The sitter was the movie star Jessie Matthews, a costermonger's daughter who began her theatre career at twelve, and starred in the silent film The Beloved Vagabond at sixteen. Dubbed 'The Dancing Divinity' by her fans in the States, she was Britain's first international movie star, whilst simultaneously scooping up principal roles in sold-out plays in the West End in the mid-to late 1920s.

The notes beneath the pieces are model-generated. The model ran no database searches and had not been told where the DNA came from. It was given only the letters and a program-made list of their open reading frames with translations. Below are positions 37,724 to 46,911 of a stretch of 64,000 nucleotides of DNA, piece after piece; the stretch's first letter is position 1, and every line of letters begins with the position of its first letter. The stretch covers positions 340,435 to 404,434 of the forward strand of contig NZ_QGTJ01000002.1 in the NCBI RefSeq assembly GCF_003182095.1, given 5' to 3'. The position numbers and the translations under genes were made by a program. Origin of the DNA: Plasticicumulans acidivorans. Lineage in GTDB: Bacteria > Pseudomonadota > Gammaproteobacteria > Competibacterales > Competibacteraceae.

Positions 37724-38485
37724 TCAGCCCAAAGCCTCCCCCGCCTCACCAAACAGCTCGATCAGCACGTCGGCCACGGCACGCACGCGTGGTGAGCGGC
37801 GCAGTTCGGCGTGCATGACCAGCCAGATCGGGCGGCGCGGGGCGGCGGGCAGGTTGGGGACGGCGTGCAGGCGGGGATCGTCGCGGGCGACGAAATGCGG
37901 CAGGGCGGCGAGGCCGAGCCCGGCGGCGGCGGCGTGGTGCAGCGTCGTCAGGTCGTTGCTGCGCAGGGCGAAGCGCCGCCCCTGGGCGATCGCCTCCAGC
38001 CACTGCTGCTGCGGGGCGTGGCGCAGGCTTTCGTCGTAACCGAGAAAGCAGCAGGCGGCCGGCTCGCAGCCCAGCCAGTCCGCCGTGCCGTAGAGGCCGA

She fell in love with her married co-star, Sonnie Hale, on the set of Noel Coward's This Year of Grace in 1930, and soon became embroiled in one of the most public divorce scandals of the 20th century. Crowds queued outside the packed courtroom to listen to Hale's wife provide evidence of the couple's adultery; the most damning was the stack of explicit love letters from Jessie to Sonnie, which prompted the judge to pronounce her 'a woman of an odious mind', a quote used by several newspapers in the following morning's headlines. In a piece she wrote for the magazine Picturegoer in 1934, the year this picture was painted, she said 'If I ceased to be a star all that interest in my home life would evaporate, I believe. Perhaps it is the price one has to pay for being a star.'